25 February 2013

Fight Club-Manuscript Style


Have you ever considered your work in progress and known deep, down inside that it is kicking your trash?  If you kept score (which you don’t, because who does that, right?) it would read:
Author: 2
Manuscript: 17

Last week in Kempo class, I got to spar.  Sparring is fun.  I’m a black belt, and this girl is about to go for her black belt, so we got to play without gear.  Don’t get excited, we still used control, and only walked away with bruises.  Lots of bruises—it doesn’t help that she kicks like Chuck Norris in training and has absolutely no padding on her.

This girl fights in a very different style than I do, which always makes for an interesting match.  She can (curse her) kick me in the head with ease, and uses her legs to keep me at bay.  On the other hand, I’m totally willing to take a glancing blow to get past her accursed legs so I can punch her in the face.  More than once.

We traded a lot of blows, and I’m not sure there was a clear winner—we were just practicing and trying out wild and crazy things that we don’t normally get to attempt.  Basics are key, and believe me, when you forego them to try something fancy, you’ll get burned about 99.9% of the time.  As a man I call Scary Gary says, “Fancy’ll get you killed.”

I feel pretty much the same way about Season 4 of Babes in Spyland.  Except for the fact that I’m pretty sure that up until the very end, the story was totally winning.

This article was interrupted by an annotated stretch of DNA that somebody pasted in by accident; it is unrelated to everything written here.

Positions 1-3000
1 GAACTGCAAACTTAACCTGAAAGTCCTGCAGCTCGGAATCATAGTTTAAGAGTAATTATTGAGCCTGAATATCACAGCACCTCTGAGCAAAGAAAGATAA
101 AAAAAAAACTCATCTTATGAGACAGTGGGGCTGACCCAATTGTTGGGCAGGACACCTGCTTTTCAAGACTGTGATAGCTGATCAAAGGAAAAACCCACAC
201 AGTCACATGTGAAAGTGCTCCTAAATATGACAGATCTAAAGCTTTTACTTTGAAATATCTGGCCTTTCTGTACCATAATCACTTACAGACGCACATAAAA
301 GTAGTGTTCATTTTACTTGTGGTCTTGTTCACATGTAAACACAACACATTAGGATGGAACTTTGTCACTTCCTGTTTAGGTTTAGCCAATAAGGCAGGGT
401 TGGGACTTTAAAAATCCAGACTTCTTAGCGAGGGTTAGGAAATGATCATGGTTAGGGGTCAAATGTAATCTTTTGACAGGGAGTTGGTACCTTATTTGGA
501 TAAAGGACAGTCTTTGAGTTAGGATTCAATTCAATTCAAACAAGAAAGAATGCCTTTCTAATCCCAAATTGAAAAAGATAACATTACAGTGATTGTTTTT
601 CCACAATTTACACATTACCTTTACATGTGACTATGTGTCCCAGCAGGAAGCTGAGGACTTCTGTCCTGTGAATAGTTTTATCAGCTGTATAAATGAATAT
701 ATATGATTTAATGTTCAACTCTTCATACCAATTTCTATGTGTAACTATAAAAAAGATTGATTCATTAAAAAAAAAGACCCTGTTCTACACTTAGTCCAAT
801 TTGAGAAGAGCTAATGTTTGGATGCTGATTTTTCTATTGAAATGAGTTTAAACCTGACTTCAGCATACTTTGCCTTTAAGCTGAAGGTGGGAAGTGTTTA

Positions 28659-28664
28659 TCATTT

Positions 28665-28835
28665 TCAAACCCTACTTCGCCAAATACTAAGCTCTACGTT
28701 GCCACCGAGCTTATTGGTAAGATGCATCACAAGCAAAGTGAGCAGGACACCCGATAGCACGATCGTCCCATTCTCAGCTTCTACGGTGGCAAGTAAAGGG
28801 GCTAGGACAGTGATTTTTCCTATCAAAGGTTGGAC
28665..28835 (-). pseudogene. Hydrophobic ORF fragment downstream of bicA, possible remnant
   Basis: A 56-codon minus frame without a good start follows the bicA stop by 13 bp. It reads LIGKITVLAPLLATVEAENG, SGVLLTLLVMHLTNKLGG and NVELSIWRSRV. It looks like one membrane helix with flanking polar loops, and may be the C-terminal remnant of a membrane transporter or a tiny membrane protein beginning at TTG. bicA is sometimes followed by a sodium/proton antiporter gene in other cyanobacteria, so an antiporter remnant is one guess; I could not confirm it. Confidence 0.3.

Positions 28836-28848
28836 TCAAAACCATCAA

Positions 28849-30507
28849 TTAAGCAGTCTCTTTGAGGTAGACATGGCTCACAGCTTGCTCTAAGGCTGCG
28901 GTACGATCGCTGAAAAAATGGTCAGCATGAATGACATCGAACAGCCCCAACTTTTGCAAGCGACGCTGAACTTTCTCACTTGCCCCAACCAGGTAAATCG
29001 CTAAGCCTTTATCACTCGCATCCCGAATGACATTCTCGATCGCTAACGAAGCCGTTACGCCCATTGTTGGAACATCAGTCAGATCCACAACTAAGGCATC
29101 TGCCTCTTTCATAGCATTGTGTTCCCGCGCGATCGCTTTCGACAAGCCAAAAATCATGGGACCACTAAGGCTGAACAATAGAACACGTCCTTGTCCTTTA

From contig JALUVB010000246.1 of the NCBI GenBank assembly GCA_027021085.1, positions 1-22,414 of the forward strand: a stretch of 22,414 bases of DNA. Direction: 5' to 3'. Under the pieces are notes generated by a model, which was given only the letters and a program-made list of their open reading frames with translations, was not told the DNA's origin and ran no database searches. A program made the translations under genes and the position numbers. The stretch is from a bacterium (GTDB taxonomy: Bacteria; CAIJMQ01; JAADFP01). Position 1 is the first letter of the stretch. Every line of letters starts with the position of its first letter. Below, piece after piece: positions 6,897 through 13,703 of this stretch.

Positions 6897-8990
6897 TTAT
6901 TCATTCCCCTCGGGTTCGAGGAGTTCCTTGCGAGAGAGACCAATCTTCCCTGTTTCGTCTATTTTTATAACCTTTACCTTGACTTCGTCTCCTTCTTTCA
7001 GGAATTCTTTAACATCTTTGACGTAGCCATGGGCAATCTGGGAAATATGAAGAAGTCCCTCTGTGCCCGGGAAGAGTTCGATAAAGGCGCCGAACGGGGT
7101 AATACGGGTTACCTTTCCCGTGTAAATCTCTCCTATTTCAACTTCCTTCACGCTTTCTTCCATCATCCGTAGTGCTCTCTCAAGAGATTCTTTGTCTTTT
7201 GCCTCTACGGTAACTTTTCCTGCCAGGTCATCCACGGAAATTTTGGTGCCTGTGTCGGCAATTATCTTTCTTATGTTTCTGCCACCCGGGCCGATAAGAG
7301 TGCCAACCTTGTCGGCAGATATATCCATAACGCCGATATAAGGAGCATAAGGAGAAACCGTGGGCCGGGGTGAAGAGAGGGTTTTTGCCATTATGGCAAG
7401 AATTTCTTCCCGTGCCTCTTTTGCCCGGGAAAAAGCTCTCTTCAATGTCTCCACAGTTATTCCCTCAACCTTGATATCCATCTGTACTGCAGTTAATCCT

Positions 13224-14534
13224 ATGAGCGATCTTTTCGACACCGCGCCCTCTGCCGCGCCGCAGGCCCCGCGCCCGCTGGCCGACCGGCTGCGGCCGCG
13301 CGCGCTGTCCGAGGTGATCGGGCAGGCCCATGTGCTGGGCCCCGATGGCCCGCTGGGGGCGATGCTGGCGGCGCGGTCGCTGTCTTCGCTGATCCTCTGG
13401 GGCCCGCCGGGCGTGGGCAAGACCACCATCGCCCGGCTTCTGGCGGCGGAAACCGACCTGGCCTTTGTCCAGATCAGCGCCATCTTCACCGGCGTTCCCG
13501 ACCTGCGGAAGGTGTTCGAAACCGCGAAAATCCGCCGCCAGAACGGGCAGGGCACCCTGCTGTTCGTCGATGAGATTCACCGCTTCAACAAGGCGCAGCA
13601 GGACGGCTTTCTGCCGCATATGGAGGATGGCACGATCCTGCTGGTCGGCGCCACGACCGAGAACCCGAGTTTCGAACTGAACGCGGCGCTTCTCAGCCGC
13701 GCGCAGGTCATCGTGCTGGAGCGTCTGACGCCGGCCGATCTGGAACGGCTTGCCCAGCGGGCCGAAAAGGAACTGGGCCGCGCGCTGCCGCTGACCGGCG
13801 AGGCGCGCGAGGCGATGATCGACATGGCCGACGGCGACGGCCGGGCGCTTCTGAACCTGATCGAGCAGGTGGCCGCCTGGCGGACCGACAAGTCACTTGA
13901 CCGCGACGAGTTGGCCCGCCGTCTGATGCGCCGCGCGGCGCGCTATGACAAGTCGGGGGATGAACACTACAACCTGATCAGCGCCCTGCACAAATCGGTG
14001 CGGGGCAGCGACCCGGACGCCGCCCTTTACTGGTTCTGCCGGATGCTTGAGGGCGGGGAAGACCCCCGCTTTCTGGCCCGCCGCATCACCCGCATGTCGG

It took me FOREVER to finish Season 4.  The dumb thing is only about 30,000 words long—12 episodes.  It’s not that hard. I’ve written three other seasons before this.  (Hello, I can write that many words in 14 hours) The characters are established.  The world is solid. The basic plots points never changed…but for some reason, I just couldn’t get it out.  Even though my basics were there, I was unable to string the story together and have it work.

And all I could ask myself is, “Why?”

Well, the more colorful version was more like, “Why, cruel world? Why has my writing muse abandoned me to some sappy romance writer?  Why am I being punished?  Did I not sacrifice enough characters to you? Did I not delve deep enough into the realms of emotional torture and let them off easy?  I’ll do anything to make it up to you…anything.”

It didn’t help.  The story and I had about a hundred sparring matches, and I swear I only won about six of them.  And somehow, I ended up with all the bruises, and the story seems fine. Pretty much unaffected.  Of course, that could be because I brushed it off and set it back on its feet after I beat it into oblivion.

Seriously, my frustration level has been off the charts.  Anybody else ever have this problem? What do you do?  I had to throw more and more time at the story before I stuffed it into the right box and made it talk.  Anyone else have a better suggestion? Because I could sure use it. I have one more season to write, and it can’t take that long.  Something will be destroyed. Probably my sanity.

1 comment:

Anthony Dutson said...

I think the writers of The Following are blowing the curve for sacrifices to the Muse gods. I think there's always been at least one death per episode. So, that must be why you've been ineffective.

I've been going through a rough patch right now myself. I haven't been able to come up with a suitable climax for my religious thriller and my YA sci-fi/horror is staring at me with sullen eyes.

So what am I doing instead? Starting a Writers of the Future submission! Uhg...